Well-Being//

Honoring the Breakup in a Divorce

We fixate on the details of co-parenting agreements and financials, but it's important to highlight the breakup involved in every split.

When we talk about divorce, we fixate on assets and debt, child support, co-parenting agreements and all of the components of undoing a business contract. But what about the breakup?

If you watch those high school dramas with your kids, listen to country music, or watch reruns of “Sex and the City,” you will bear witness to the tremendous amount of energy directed to the success and failure of romantic love — “he loves me,” “she loves me not” — the intensity of raw emotion and gut-wrenching heartbreak. It can be paralyzing and all-consuming. And there is a lot of time for the self-indulgent wallowing and grieving process. It is through relationships that we learn about ourselves, so allowing the emotions of a breakup to run their course is an important component of being able to mature and move cleanly into a new, healthy and happy relationship. (And if we do the work, we might not repeat the patterns! The rates of divorce for second marriages are much higher than the rates of divorce for first marriages.)

When there is a marriage contract in place, we call the breakup “divorce.” The path forward is fraught with paperwork, process, experts, expense and panic. When is the time for grieving the end of the relationship? Where are the friends and the weekends away? They are replaced with lawyer meetings, tracking devices, single parenting isolation, scheming, and worse, the sadness and grief that, without a healthy outlet, is often channeled into anger and rage. Anger inside of the divorce process is like lighting a match at a gas pump. It leads to punishing behavior, expensive mismanagement of a legal process and a path of destruction from which it can be hard to recover. This summer, three couples in different geographies across the country all described to me that at their respective children’s high school graduations, with blended families and new partners, there were toasts and hugs and practically identical statements, like “Why did we spend all that money and do that to ourselves and our family?” Let’s use the value of collective hindsight to change the experience and manage the emotional response outside of the legal process. 

We have to honor the breakup. We have to allow ourselves to grieve the ending, no matter how messy it is. Divorce might be the end of a dream, maybe a high school romance, maybe a college sweetheart, or maybe that work romance that evolved into a house in the suburbs. No matter what the story, no matter why the divorce, it is the end of a relationship, and we have to be allowed to experience the pain without using it to complicate an already difficult contractual dispute.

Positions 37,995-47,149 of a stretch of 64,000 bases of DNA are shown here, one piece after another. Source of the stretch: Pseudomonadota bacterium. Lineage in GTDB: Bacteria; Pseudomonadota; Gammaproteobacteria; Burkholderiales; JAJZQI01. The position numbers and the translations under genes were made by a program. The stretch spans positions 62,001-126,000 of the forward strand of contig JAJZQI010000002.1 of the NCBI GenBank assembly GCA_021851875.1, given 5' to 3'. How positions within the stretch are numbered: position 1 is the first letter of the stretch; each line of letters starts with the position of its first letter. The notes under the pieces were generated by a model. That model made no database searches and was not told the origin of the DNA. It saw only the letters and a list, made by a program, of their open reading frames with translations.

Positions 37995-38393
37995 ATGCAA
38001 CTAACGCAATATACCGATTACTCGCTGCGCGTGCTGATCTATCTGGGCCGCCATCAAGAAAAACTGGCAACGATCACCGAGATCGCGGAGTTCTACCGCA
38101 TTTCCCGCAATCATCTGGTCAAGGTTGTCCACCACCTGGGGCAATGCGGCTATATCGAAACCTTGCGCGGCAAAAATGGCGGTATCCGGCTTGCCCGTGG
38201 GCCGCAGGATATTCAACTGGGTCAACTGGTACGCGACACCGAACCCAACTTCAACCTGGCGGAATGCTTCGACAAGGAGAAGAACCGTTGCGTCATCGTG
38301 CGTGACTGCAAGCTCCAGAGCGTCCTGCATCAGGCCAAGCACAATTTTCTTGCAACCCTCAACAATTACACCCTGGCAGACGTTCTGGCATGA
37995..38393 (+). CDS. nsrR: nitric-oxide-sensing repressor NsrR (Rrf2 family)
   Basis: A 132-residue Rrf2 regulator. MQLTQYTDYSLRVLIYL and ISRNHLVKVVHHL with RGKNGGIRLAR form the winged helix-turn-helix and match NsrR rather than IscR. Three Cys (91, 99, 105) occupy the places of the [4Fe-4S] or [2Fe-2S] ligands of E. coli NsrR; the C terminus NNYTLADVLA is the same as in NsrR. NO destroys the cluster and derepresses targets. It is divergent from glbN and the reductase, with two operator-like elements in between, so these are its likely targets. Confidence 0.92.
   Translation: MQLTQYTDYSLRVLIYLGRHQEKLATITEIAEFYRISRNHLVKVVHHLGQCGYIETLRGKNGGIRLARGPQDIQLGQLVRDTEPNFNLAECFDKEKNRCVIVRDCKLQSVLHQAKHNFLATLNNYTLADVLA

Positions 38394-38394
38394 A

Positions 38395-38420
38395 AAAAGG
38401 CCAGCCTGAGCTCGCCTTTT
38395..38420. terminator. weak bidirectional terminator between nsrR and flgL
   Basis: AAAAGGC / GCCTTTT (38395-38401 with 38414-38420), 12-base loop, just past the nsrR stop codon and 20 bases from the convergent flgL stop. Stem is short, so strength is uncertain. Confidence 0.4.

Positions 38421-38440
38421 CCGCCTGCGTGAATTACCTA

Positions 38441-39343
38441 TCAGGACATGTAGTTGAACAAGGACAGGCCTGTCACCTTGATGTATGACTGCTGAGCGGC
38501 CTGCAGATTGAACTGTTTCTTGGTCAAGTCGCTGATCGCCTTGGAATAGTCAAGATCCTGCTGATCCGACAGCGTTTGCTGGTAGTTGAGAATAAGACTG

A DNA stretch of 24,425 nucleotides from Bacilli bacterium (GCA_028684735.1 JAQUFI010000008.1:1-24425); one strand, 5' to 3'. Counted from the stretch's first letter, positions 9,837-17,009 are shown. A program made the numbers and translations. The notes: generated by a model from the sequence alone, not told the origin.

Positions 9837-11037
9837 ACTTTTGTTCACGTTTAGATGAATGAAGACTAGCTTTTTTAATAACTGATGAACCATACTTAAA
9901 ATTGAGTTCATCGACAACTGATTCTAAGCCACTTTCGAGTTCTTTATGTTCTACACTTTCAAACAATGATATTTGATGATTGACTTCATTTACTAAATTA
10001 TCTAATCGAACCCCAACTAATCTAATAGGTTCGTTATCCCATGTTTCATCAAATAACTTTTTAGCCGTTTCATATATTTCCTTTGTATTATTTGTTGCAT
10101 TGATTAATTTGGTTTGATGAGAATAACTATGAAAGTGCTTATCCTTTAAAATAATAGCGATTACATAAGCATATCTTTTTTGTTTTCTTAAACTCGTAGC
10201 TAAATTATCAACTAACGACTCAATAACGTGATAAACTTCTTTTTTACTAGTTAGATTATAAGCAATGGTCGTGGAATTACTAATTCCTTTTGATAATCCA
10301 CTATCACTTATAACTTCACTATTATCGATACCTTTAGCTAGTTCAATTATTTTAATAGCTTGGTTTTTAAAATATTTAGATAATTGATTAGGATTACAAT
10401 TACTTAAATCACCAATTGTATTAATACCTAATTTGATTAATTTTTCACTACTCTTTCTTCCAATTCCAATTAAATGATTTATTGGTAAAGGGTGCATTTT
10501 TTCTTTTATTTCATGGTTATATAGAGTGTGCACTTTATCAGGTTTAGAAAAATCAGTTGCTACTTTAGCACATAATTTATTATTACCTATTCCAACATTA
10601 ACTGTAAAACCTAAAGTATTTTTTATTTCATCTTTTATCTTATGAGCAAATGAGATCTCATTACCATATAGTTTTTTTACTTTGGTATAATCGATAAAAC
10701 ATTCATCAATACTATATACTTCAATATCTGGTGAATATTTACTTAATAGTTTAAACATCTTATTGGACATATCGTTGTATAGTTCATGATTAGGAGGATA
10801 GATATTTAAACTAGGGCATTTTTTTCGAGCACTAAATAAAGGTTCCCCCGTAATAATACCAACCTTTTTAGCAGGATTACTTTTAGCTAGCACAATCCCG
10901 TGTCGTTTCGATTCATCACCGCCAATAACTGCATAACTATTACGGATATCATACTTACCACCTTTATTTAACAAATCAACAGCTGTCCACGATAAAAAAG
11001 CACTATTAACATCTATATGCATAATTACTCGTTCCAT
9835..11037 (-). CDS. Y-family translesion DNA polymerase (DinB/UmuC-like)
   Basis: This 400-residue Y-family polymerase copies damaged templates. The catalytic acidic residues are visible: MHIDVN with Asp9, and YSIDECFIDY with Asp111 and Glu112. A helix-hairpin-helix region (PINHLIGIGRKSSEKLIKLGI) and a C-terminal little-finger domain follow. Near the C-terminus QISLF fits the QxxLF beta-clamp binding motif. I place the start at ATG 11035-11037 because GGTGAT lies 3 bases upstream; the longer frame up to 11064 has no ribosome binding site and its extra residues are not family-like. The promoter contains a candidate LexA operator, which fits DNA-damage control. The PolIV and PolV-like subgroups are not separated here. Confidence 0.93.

Emotions are expensive. When we bring emotional pain into the divorce process, we tend to use that process to stay engaged with the other person. So now, in addition to Facebook stalking and late-night texting, we have a tool — ongoing conflict — to force our spouse to see our pain or receive our punishment. When the raw emotions aren’t addressed and put to bed, divorce can be fraught with unnecessary adversity and cost. Unfortunately, some aspects of the legal system require fast action when one spouse is fully dependent on another for essential expenses, or when children are involved and there is an immediate need to address schedule, so the crisis of the immediate needs brought on by the breakup supersedes one’s ability to process and grieve the breakup. But only temporarily, there is still a methodology to manage the pain that can co-exist within the process.

How can you go through the divorce process when you are emotionally devastated and angry? That emotional work has to be done outside of the legal meetings and mediation with experts. Family law attorneys are not trained and are far too expensive to be used as your therapist. The mediation process is an excellent way to settle the divorce with the maximum amount of creativity and compromise, but it is not a substitute for marriage counseling. The collaborative law practice model recognizes that the emotional aspect of the divorce cannot be ignored and includes one, sometimes two, mental health professional to support the spouses and to identify compromise and settlement roadblocks that are caused by emotional responses.

At dtour.life we believe in completely reframing divorce and that begins with each spouse shifting their mindset around managing their own divorce process. Couples often begin marriage counseling to see if they can fix the marriage, but they rarely consider counseling to work through how to divorce, with dignity. As well-intentioned as friends and family are, they often tend to feed the irrational state of mind and pile on, rather than provide the necessary neutral and informed perspective and tools for managing grief. Whether it is individual therapy, couples’ counseling, divorce support groups, or local workshops, addressing the heart, the pain, the disappointment, the betrayal, the rage, the grief; whatever the flavor of emotion, will shift the experience of the divorce, empower spouses to settle with a far more rational approach and save a significant amount of unnecessary expenses. When children are involved, it will model for them excellent conflict resolution skills, and minimize damage and long-term effects. It is time to learn from the past, change the experience, and honor the heart that brought the couple together. 

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